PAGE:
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Outrage over WHO memo kicks off Taiwan presidential race

An internal World Health Organization note calling Taiwan part of China generated a splashy protest from Taiwan President Ma Ying-jeou, who called it 'belittlement' of the island’s ever sensitive political status.

Taiwan President Ma Ying-jeou speaks during a news conference at the Presidential Office in Taipei May 10. Ma on Tuesday protested against the World Health Organization for referring to Taiwan as a province of China, according to local media.


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Had the World Health Organization memo calling Taiwan part of China leaked out last year, a wastebasket would have gobbled it up within hours.

But the Sept. 14 internal note made public this week generated an unusually splashy protest from Taiwan President Ma Ying-jeou, who called it “belittlement” of the island’s ever-sensitive political status and a breach of the UN agency’s rules.

The note on dealing with Taiwan calls the self-ruled island of 23 million people a “province of China” rather than "Chinese Taipei," the government says. Taiwan and the WHO agreed to the second name, which sidesteps the question of whether Beijing has sovereignty over the island, when they won rights in 2009 to attend the UN body's World Health Assembly as an observer.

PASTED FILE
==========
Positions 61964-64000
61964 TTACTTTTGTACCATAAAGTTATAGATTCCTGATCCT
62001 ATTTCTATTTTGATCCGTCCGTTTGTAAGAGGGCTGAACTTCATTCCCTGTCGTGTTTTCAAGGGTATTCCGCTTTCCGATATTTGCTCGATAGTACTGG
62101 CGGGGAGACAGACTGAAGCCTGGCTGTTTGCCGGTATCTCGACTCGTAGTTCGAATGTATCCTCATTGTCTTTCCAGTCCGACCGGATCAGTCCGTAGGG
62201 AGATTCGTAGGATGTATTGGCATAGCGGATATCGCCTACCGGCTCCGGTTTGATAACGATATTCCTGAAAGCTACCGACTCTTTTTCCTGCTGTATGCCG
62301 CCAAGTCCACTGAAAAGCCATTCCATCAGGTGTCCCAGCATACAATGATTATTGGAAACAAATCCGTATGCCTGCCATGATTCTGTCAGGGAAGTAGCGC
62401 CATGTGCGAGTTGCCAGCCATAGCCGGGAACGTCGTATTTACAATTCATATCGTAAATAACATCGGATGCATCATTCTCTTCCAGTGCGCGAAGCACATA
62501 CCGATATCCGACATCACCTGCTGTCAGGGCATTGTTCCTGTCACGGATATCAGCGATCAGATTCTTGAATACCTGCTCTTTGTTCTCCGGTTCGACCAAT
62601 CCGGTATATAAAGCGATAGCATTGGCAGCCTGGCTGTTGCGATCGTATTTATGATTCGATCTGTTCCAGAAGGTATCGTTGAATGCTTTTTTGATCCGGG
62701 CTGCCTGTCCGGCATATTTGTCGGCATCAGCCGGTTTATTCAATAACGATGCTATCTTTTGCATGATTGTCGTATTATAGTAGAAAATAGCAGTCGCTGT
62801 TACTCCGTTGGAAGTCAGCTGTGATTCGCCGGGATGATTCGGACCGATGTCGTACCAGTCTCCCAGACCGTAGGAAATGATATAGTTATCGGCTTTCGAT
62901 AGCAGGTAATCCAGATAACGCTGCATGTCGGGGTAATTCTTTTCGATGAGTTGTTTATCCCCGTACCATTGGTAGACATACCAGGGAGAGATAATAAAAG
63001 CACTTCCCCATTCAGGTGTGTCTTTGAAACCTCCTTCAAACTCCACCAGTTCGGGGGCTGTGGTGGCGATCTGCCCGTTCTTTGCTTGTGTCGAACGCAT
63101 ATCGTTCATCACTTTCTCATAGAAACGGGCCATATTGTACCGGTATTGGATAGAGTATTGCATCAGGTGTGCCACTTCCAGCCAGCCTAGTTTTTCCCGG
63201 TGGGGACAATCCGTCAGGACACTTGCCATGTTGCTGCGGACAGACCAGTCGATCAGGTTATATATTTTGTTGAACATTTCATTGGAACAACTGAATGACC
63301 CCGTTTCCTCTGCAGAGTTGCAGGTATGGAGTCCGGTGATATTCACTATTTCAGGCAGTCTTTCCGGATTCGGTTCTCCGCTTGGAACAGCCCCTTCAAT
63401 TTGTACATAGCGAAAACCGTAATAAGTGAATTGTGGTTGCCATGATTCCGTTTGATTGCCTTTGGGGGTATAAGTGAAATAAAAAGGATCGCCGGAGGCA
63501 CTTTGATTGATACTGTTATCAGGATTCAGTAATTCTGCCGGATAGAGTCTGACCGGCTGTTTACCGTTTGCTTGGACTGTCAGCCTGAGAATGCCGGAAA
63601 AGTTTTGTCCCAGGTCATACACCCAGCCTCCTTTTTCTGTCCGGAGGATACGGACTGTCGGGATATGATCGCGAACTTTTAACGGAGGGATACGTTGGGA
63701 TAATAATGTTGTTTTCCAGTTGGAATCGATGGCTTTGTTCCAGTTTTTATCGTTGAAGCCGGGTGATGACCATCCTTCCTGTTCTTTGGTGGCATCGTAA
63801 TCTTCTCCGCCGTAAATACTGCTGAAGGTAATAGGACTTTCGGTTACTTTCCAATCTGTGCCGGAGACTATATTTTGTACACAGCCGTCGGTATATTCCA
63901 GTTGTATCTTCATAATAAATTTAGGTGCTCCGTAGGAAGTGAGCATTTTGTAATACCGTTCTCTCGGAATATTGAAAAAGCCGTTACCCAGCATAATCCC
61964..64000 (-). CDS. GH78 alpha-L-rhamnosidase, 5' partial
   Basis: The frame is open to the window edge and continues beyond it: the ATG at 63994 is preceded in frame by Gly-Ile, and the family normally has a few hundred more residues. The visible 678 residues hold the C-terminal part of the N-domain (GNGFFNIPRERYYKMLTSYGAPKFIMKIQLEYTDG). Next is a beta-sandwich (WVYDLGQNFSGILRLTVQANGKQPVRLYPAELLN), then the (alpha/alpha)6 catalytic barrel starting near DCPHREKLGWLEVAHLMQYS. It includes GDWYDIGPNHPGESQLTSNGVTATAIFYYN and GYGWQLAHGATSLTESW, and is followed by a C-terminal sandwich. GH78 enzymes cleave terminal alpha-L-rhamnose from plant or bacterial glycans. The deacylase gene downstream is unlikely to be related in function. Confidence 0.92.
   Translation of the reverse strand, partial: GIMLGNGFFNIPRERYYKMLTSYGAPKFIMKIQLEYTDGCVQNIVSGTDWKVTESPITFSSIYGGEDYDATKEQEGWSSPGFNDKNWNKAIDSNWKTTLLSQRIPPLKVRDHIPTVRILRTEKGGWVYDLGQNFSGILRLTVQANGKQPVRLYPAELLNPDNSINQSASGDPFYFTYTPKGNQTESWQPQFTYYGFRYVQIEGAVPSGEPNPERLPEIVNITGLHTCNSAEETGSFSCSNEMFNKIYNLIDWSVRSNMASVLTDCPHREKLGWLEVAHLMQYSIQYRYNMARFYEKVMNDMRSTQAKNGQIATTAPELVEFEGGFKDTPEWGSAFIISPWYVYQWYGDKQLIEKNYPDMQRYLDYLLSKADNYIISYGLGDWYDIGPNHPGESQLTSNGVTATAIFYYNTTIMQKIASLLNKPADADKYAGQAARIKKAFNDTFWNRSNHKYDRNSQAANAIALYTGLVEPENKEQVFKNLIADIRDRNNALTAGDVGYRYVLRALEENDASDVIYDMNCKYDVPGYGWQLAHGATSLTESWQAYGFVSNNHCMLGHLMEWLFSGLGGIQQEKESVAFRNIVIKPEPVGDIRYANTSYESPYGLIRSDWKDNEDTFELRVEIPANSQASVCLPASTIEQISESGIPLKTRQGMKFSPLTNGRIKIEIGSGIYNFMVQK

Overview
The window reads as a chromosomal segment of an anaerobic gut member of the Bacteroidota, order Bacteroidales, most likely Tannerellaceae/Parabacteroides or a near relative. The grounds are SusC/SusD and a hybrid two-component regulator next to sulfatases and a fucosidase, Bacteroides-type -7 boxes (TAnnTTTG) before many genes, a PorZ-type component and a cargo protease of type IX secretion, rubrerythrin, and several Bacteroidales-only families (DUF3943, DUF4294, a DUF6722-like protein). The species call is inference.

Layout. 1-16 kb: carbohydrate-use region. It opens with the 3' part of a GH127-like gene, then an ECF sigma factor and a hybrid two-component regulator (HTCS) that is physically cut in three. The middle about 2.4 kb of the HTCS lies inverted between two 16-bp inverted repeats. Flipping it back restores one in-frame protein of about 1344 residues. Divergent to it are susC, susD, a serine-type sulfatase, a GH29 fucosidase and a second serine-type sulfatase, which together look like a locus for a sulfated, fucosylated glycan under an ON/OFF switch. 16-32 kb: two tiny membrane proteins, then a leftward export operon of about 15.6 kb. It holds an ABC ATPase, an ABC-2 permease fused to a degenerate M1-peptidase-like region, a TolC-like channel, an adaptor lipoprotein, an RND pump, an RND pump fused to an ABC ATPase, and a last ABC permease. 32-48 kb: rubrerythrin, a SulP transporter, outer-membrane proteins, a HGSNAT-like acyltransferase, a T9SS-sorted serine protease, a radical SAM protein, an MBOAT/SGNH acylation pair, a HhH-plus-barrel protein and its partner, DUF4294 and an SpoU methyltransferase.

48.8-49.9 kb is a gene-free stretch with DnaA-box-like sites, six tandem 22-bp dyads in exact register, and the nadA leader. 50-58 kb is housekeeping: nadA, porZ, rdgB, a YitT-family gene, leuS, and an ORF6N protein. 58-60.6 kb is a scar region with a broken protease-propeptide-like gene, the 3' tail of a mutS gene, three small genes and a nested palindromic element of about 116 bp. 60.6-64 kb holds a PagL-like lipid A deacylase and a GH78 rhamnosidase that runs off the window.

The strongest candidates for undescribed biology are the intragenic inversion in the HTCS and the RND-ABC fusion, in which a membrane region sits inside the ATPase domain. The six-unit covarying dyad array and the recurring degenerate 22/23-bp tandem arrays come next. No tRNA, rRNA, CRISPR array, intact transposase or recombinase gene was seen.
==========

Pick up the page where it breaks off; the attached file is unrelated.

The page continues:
Mr. Ma seized upon the memo as an opening reelection campaign gambit, say political experts. The presidential race that started in April and culminates with a vote on Jan. 14 pits Ma – sometimes criticized locally as too pro-Beijing – against an opposition party widely considered tougher on issues involving China. This week the president has held a rare press conference on the WHO memo and asked the foreign ministry to lodge a protest with the WHO. His government says it also will take up the issue at the World Health Assembly.


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